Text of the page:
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Author Topic: Ubuntu  (Read 8028 times)
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kiwi49er
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« on: March 01, 2014, 01:21 PM »

Considering the hard time I used to give a certain somebody about being a Linux deciple. I find it ironic that my chosen solution to salvaging some life out of our slow vista laptop is Ubantu.  Maybe something stuck. Grin

It's primary use is internet and email so I think Ubantu is perfect for what we want. Secondary Will be trying to run minecrafft and introduce my son to code by way of mods to his favorite game.

Any warnings or advice? I'm going full install no partitions.
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Andrew
BrianS
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« Reply #1 on: March 02, 2014, 06:59 PM »


Any warnings or advice? I'm going full install no partitions.


That's exactly the way I like to do it. Ubuntu's installation scripts usually just work -- it's a very user-friendly distribution. It's been more than a year since the last time I did an Ubuntu install (that was 10.04). I recall that I ran into a minor glitch with getting the installer to run, but a Google search identified the solution in about 30 seconds.
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Allen Carter
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« Reply #2 on: March 02, 2014, 08:26 PM »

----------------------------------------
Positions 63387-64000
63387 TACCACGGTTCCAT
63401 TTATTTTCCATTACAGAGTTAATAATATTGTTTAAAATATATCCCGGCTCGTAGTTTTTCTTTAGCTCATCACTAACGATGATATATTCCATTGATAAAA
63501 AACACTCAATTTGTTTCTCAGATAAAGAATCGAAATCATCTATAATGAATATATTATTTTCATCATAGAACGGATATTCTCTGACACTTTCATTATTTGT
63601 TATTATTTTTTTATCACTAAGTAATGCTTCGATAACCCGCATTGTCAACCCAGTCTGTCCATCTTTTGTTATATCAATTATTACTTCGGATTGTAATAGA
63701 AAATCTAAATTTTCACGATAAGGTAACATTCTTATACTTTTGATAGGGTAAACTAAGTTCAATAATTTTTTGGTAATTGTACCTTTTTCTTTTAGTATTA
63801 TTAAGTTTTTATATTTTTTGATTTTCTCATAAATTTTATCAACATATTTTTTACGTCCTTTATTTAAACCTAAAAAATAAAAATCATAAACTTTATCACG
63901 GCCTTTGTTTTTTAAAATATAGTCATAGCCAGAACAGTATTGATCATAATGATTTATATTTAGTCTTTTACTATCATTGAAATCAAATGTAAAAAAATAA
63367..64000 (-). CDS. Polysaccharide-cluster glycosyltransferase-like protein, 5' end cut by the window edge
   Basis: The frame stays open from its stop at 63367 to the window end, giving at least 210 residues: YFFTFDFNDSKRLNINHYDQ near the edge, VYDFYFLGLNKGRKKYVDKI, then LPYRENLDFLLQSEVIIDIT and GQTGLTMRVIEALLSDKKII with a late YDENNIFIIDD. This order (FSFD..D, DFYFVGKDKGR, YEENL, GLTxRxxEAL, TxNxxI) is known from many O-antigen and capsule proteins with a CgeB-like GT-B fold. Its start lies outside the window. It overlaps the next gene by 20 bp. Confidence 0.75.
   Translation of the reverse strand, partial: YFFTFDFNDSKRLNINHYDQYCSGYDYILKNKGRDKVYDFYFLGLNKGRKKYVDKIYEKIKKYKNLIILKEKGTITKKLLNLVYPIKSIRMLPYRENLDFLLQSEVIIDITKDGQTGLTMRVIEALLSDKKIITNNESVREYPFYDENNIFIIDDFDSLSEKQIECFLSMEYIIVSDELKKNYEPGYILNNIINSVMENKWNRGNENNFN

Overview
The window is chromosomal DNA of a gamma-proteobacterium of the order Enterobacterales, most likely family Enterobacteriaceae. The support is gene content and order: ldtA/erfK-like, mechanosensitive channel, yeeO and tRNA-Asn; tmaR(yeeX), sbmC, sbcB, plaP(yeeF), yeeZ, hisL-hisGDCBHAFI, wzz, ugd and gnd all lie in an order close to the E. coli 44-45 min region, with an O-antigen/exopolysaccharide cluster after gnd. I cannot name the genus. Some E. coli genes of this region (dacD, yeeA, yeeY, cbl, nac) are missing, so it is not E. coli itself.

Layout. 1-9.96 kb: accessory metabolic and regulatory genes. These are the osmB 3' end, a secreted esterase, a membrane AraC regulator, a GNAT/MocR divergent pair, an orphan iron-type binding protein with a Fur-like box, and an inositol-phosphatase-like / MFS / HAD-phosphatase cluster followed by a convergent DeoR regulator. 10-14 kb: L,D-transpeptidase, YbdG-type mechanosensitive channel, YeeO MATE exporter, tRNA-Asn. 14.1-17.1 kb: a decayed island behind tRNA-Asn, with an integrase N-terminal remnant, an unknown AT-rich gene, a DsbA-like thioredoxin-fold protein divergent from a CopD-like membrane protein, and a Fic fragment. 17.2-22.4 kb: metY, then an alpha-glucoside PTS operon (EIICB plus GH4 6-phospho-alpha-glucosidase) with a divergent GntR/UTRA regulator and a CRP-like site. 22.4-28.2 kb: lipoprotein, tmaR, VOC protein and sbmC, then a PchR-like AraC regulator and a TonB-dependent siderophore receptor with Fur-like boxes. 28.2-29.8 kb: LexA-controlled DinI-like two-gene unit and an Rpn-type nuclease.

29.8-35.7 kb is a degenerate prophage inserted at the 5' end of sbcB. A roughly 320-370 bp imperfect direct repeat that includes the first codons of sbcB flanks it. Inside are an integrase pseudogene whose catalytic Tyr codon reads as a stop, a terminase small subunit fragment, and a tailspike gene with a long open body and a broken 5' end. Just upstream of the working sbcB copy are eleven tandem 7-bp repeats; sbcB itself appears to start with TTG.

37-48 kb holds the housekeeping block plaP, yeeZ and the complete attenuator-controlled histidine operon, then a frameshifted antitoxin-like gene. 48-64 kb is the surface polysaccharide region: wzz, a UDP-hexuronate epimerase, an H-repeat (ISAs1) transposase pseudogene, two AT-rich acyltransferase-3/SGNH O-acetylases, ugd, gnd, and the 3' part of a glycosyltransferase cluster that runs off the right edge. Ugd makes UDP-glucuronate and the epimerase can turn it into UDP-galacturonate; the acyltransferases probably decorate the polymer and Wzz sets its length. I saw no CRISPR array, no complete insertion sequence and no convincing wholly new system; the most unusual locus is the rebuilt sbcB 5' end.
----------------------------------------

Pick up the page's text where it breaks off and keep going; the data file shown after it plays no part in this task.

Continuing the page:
Check Ubuntu forums for any reference to your specific laptop. Just Google the laptop model and ubuntu and you should find known issues with drivers and such. If it's a Dell or HP or something common and normal, probably no problem. If it's something more unusual or difficult (Sonys can be odd) then best to try to find out if people have done it before you. With a desktop its easy to swap out an unsupported video or network card, but not always an option with a laptop.

If for some reason Ubuntu is an issue with your hardware (not likely) a good alternative distribution is the Debian version of Mint.
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Allen, AKA kitehead
kiwi49er
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« Reply #3 on: March 02, 2014, 09:42 PM »

Good suggestions. It is actually an old sony vio.  *starts googling*

I'll report my progress.
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Andrew
Allen Carter
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« Reply #4 on: March 02, 2014, 10:22 PM »

You might even google "best Linux for Sony Vaio XYZ"
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Allen, AKA kitehead
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« Reply #5 on: March 02, 2014, 11:00 PM »

The good news is that older hardware is often easier than new stuff -- it's very likely that someone will have already sorted out all of the driver support issues that can be an issue with bleeding-edge hardware.

Let us know how it works out.
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